By Tim MacMahon | ESPNDallas.com
DALLAS -- Rick Carlisle bolted a couple of steps onto the court, right in the path of O.J. Mayo dribbling up the sideline, to frantically call a timeout midway through the fourth quarter.
After the referee blew the whistle, Carlisle shot a disgusted stare toward Mayo. The Dallas Mavericks coach appeared to resist the urge to rip the ball away from his 25-year-old shooting guard, who had two sloppy turnovers and a weak foul on a made layup in the minute and a half before that uncomfortable moment.
“I called that timeout just to get you out of the game!” Carlisle screamed at Mayo in the huddle, according to one player.
Just in case Mayo didn’t get the message, Carlisle made his criticism loud and clear during his postgame news conference after the Mavs’ 103-97 loss to the Memphis Grizzlies. Mayo had a miserable performance against his former team, scoring only two points on 1-of-6 shooting and committing four turnovers before watching crunch time from the pine.
“I just want to see him show up,” said Carlisle, who was as harsh publicly with a player as he’s been since calling out Lamar Odom at the end of Mavs short-timer's strange midseason sabbatical. “I just want to see him show up and compete. He didn’t compete tonight.
“And I tell you, with all the time we’ve put into helping him develop and bringing him along, in the biggest game of the year -- an opportunity to be a winning team -- for him to show up like he did tonight, I was shocked.
"Look, sometimes guys have bad nights, so make sure to put that in there, too.”
The trouble is that Mayo tends to have bad nights against the West’s best teams. He has averaged only 10.6 points while shooting 38.2 percent from the floor and 19.0 percent from 3-point range against the conference’s top five seeds. Not coincidentally, the Mavs were 3-15 in those games.
Mayo was especially poor all season against the Grizzlies, a team that tried to trade the former No. 3 overall pick repeatedly and showed no interest in re-signing him last summer. He averaged only 8.5 points and had more turnovers (15) than assists (11) against Memphis this season.
“He just had a bad night,” Carlisle said after making a point to mention that the coaches showed Mayo film at halftime “where he was virtually just standing around defensively” and essentially implored him to mentally check into the game. “I guess I’ll write it off to that.
“But I tell you what, if I was playing against my former team, I’d come out ready to go. I’d come out ready to go at them. But that’s me. You know, that’s me.”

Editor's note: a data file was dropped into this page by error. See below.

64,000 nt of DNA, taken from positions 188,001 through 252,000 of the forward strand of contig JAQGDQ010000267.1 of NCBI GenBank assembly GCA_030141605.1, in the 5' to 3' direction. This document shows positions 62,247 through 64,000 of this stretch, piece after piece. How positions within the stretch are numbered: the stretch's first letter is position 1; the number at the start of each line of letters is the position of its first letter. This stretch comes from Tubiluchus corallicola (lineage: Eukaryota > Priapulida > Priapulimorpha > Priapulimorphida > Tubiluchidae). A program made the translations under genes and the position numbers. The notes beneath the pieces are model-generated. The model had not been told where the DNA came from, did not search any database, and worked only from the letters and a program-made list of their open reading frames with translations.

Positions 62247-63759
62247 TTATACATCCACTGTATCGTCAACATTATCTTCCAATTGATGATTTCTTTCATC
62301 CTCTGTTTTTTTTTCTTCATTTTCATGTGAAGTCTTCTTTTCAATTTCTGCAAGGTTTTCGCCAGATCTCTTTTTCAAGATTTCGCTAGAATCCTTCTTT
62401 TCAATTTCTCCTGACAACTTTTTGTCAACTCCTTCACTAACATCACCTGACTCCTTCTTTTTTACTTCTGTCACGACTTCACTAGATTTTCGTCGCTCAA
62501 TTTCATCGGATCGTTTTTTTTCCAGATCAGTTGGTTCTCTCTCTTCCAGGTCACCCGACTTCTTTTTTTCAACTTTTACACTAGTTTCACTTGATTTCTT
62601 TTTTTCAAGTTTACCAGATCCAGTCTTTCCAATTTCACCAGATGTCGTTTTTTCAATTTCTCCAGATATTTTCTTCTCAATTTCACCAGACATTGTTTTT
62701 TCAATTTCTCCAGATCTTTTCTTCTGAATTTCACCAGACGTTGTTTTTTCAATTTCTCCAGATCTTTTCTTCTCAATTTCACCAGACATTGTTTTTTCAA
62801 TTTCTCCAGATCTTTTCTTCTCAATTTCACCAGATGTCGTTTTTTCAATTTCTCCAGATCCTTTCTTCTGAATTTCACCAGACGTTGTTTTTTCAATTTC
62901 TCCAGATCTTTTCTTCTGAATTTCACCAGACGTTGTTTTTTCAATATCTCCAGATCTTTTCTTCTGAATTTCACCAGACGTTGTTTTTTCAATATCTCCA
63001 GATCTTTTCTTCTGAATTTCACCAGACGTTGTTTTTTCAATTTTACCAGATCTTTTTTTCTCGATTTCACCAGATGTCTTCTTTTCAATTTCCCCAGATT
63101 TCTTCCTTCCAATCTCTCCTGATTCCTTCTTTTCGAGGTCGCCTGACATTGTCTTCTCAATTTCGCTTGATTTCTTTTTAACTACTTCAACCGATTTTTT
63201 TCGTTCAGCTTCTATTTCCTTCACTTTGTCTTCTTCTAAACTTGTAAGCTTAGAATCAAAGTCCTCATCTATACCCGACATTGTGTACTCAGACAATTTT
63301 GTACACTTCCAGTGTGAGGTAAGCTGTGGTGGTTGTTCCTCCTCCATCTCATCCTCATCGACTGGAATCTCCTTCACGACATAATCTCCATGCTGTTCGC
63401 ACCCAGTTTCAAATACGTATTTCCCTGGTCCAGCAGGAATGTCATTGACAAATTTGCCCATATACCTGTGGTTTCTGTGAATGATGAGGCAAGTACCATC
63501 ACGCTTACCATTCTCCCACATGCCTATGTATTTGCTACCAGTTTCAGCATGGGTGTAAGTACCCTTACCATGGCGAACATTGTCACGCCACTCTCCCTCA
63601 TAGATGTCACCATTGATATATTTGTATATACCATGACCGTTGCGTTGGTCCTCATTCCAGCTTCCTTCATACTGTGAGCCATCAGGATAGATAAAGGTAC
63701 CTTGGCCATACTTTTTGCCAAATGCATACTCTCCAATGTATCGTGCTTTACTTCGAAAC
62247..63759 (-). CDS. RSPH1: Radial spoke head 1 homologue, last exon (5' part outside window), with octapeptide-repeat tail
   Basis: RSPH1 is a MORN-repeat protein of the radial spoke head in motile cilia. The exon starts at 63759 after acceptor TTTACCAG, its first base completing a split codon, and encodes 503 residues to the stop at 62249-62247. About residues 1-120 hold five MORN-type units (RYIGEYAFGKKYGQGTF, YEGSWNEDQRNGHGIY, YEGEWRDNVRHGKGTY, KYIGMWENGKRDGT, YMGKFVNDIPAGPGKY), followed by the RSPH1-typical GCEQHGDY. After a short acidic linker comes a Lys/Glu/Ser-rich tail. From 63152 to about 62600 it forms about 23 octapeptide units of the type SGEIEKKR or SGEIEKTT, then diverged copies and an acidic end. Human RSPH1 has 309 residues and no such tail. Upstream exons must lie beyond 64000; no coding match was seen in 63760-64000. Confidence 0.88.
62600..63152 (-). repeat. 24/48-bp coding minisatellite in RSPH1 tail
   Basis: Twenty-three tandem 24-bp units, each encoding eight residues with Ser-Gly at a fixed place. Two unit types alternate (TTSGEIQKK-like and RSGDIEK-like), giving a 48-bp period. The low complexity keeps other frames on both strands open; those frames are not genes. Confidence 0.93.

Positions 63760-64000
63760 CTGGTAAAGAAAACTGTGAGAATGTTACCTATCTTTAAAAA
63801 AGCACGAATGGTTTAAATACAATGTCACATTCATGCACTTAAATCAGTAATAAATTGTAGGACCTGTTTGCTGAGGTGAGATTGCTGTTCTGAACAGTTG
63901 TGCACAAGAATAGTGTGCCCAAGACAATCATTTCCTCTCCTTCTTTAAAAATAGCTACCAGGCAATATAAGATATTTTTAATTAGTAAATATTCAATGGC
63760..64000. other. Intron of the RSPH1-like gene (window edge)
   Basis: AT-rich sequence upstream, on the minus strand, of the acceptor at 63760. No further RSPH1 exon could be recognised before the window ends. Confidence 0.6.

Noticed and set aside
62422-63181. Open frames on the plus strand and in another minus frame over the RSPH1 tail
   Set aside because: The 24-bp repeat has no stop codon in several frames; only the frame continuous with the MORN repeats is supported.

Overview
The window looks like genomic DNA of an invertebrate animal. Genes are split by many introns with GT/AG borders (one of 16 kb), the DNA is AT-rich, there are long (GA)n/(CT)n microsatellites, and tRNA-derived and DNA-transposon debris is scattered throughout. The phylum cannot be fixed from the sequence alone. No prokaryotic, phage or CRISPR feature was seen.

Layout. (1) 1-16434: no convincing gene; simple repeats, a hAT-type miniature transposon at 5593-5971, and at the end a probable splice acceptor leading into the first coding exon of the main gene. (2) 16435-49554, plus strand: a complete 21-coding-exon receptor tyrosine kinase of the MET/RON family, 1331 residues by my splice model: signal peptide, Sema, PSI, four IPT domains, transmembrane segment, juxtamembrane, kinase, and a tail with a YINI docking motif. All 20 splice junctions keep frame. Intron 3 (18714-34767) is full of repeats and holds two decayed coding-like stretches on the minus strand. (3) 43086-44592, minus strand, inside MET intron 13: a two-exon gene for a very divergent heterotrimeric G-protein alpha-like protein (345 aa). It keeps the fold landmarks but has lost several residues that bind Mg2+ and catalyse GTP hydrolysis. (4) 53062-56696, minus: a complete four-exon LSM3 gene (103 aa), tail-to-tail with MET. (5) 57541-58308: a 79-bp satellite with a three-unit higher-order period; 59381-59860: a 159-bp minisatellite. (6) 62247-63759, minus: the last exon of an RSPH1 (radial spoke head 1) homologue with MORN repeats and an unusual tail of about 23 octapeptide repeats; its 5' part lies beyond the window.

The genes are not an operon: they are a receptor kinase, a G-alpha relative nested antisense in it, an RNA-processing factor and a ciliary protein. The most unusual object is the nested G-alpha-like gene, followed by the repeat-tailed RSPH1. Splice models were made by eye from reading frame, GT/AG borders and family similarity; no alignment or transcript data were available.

The bad nights have come in bunches for Mayo lately. His production has plummeted since the All-Star break, when he was averaging a team-high 17.9 points per game with the best shooting percentages of his career. His numbers have tailed off drastically in the last month and a half, averaging 11.8 points in March and only 9.0 in April.
Mayo’s good games, such as his 20-point, six-assist outing in last week’s upset of the Denver Nuggets, have been the exception recently. The poor performances are increasingly becoming the norm.
“Well,” Carlisle said, “the good news is there’s only an opportunity for one more.”
Just one more game before the Mavs begin the franchise’s longest offseason in a dozen years. And that wasn’t exactly a case of Carlisle, who had previously stated that he thought Mayo could be a starter on a contending team, welcoming Mayo back next season.
It’s been widely expected that Mayo, who has a player option in his contract for a $4.2 million salary next season, would decide to test the free agency market again this summer. However, Mayo recently told ESPNDallas.com that he hasn’t made a decision on whether to exercise his option to return to Dallas next season instead of looking for a long-term deal.
How many millions has Mayo lost in the last month and a half? At this point, it might make sense for him to try to put together a consistently solid season before testing the market again.
Mayo apparently didn’t have anything to say after Monday night’s loss. He dressed and left the locker room by the time the media was allowed to enter.
“I don’t know. You’ve got to ask O.J,” Dirk Nowitzki when asked about Mayo’s performance, considering Carlisle’s comments. “There are some nights where your jumper’s not going. We all go through it. You have to compete and play hard on both ends of the floor and impact obviously the game on other levels. That’s really all I can say about it.”
Carlisle can live with off-shooting nights. In fact, he made a point to heap praise on Mayo after his worst shooting game of the season, raving about the shooting guard’s hustle, toughness and all-around performance after Mayo was 1-of-13 from the floor while playing with an injured left shoulder in the March 30 comeback win over the Chicago Bulls.
But Carlisle can’t stand a lack of effort and lackluster focus. He’s given Mayo a lot of tough love in practices and film sessions this season. Carlisle let the world hear that criticism Monday night.
Carlisle didn’t single out Mayo when he talked about the daunting experience of young Mavs who have had the “opportunity to sit at the grown-ups’ table this year and see what it’s like to have more responsibility.” It was clear, though, that Mayo was the prime example.
“Look, he’s not the only guy that stunk tonight,” Carlisle said. “I stunk, too. I’ll readily admit that, and I’ve been admitting it all year. But I’m passionate about not wanting to stink.
“That’s where I have trouble reconciling things.”
At the moment, that makes it hard to envision Mayo continuing his career in Dallas.
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